A Juicy Steak, Coming Right Up – Fresh Out of the Printer

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Aleph Farms' cultivated steak.
Aleph Farms' cultivated steak.Credit: Aleph Farms and the Technion

An Israeli company presented the world’s first lab-grown steak on Tuesday – produced without harming animals and with a thickness similar to that of a real steak.

The cultured steak, which even has muscle tissue and fat, was printed with a 3D printer. It was produced mainly from cells taken from animals that were then grown in the lab. People who have tasted it say it tastes and smells like real meat.

Until now, it was difficult for the cultivated meat industry to produce thick cuts of meat, due to problems with its three-dimensional nature and to the difficulty in creating the tissues that are required to connect with one another in a solid and convincing way. The steak made public on Tuesday was created by Aleph Farms in cooperation with Prof. Shulamit Levenberg of the Biomedical Engineering Department at the Technion-Israel Institute of Technology.

At its initial stage of production, cells from animals were cultured in bioreactors – stainless steel containers with a solution that nourishes the cells. Then the cells were transferred to a 3D printer that printed them together with a three-dimensional base made of vegetable protein. The substrate enables the production of the three-dimensional structure of the steak.

Prof. Shulamit Levenberg, center, of the Technion's stem cell and tissue culture lab, with lab colleagues Iris Ianovici, left, and Dr. Yedidya Zagury.Credit: Nitzan Zohar/Spokesperson's Office

It envelops the animal cells and encourages them to coalesce and create the entire texture. It also includes a network of cavities that mimic blood vessels. They permit the absorption of nutrients and create the product’s familiar structure.

The company says that it expects to bring its first product to market – thin cuts of meat 3 to 5 millimeters thick – by the end of 2022. Initially it will only be sold to restaurants, but the plan is to make it available later at supermarkets as well. In a number of years, the company said, it expects to be able to sell real steaks that are at least 10 millimeters (nearly half an inch) thick, based on the technology presented Tuesday.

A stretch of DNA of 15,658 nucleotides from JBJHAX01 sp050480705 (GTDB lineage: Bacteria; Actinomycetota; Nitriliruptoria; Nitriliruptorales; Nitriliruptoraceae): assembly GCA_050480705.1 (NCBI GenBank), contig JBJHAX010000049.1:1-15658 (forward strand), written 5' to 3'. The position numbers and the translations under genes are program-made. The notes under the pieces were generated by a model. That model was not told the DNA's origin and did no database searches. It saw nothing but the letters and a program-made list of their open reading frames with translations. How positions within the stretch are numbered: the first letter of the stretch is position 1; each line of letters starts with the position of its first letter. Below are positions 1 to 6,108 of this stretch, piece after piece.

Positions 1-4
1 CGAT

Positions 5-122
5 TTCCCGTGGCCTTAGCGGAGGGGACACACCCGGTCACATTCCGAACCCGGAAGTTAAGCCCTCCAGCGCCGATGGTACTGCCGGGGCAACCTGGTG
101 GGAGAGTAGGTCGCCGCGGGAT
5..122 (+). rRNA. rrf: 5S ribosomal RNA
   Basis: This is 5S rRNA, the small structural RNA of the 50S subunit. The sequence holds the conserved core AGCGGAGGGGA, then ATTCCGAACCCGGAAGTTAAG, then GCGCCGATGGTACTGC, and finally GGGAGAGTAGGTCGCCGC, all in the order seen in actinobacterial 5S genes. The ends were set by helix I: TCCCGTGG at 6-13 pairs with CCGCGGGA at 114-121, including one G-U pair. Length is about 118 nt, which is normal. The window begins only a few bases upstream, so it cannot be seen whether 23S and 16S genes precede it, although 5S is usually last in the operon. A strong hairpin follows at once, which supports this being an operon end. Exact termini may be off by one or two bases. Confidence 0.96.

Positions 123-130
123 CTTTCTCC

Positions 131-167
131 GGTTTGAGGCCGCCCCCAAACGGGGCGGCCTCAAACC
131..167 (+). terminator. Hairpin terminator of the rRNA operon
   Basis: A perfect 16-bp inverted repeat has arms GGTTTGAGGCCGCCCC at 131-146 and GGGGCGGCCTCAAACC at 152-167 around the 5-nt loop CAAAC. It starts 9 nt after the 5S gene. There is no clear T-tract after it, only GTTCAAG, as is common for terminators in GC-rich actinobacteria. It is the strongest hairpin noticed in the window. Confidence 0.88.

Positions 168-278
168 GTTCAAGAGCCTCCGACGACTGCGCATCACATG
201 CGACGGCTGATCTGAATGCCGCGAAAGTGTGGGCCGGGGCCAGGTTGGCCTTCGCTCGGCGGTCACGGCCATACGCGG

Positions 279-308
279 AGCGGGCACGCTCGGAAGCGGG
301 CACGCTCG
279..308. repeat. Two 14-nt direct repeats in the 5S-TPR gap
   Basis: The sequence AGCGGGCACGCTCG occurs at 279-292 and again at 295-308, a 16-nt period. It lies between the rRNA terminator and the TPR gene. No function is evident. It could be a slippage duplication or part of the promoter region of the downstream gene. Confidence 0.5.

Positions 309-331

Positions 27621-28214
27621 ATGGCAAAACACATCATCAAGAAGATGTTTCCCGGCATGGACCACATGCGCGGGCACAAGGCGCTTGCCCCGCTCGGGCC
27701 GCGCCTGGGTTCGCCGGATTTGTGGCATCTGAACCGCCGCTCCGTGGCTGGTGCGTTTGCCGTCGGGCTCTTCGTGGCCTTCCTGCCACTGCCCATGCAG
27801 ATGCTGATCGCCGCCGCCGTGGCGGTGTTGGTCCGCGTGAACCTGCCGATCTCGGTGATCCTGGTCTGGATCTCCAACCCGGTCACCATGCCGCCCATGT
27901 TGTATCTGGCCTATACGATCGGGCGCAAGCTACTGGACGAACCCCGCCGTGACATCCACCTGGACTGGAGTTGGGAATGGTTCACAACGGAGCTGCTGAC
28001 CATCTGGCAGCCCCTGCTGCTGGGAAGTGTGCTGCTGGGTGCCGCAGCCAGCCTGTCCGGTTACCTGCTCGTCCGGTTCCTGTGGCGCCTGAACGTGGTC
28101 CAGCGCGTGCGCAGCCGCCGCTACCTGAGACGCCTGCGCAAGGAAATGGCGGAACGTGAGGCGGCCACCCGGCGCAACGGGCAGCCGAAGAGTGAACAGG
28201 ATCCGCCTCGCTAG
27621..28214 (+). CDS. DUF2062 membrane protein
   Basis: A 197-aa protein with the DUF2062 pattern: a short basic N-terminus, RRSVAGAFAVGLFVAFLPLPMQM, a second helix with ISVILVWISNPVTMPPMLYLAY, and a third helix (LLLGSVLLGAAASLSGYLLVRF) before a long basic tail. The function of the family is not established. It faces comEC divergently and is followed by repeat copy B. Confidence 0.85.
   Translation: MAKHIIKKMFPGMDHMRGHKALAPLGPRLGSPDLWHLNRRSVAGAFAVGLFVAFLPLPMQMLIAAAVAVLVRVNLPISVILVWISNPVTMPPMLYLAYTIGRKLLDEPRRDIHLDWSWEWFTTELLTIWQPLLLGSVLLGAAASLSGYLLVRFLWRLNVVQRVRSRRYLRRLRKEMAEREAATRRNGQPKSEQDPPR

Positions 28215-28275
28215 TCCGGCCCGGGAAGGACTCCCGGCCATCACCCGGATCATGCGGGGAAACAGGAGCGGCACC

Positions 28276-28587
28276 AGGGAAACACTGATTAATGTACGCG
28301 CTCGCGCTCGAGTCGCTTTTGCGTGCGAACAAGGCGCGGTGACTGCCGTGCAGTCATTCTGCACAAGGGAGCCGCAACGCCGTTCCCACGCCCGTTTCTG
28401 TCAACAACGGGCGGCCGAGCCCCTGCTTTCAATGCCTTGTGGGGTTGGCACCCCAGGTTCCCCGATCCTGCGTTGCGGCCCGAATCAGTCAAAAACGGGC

“This is an important milestone in the technological development and in our goal to create differences among cuts of cultivated meat,” Levenberg said. “This accomplishment was made possible by overcoming the technological hurdles that had held us back. When we look at the future of 3D bioprinting, there’s no limit to the possibilities.”

According to Aleph Farms’ founder and CEO Didier Toubia, the company is close to offering meat that has “a nutritional profile similar to or even better than that of regular meat.”

There is a global race on to produce cultivated meat. The primary motivation is the desire by both consumers and governments to reduce the environmental footprint of the meat industry and to produce meat that doesn’t inflict suffering upon animals.

The cultivated steak, featuring muscle and fat.Credit: Aleph Farms and the Technion

The meat industry is considered one of the most polluting in the world. According to estimates, it consumes 8 percent of the world’s available water and 33 percent of the farmland and emits between 15 and 18 percent of the world’s greenhouse gases. Awareness of the harm caused by the meat industry has increased in recent years, in part due to the growing problem posed by burning Amazon forests for pastureland or to grow animal feed.

Two months ago, Singapore was the first country to permit the sale of chicken cuts that contained lab-grown animal cells and plant protein. The hybrid products, as they are called, which use animal cells as a kind of additive to a product that is mostly made of plant material, should be the first cultured meat to reach supermarket shelves in the near future, according to industry sources.

The next technological challenge the industry faces will be to produce products made entirely or almost entirely from plant cells, but they do not yet have a complex texture and are more like hamburger. The final stage of development will be the cultivated steak that is made from tissue derived from different types of cells – muscle and fat – and looks exactly like regular steak.

There are now dozens of firms in the field. Israel has another company, MeaTech, at the forefront of the technology.

The company is focusing on developing an industrial 3D printer that can quickly print large quantities of cuts of meat – and later on cuts of chicken and fish. MeaTech uses stem cells that are separated in a laboratory into fat and muscle cells. The stem cells are taken from the umbilical cords of cows, or in the case of chickens, from fertilized eggs.

The printer, the prototype for which is being built at the company’s offices in Nes Tziona, is slated to create a steak from scratch without using plant material. So far the company has managed to print thin slices of cultivated carpaccio. In the future, the company hopes to be able to print thicker cuts and also make industrial-scale production of the cuts possible on huge printers.

“We are positioning cells at high resolution with the help of a printer. That permits us to adapt the cells and the structure that holds everything together from scratch and allows us to build very complex things,” said MeaTech’s CEO, Sharon Fima. The company recently acquired a Belgian company called Peace of Meat, for 15 million euros ($18 million). It specializes in producing chicken-based hybrid products.

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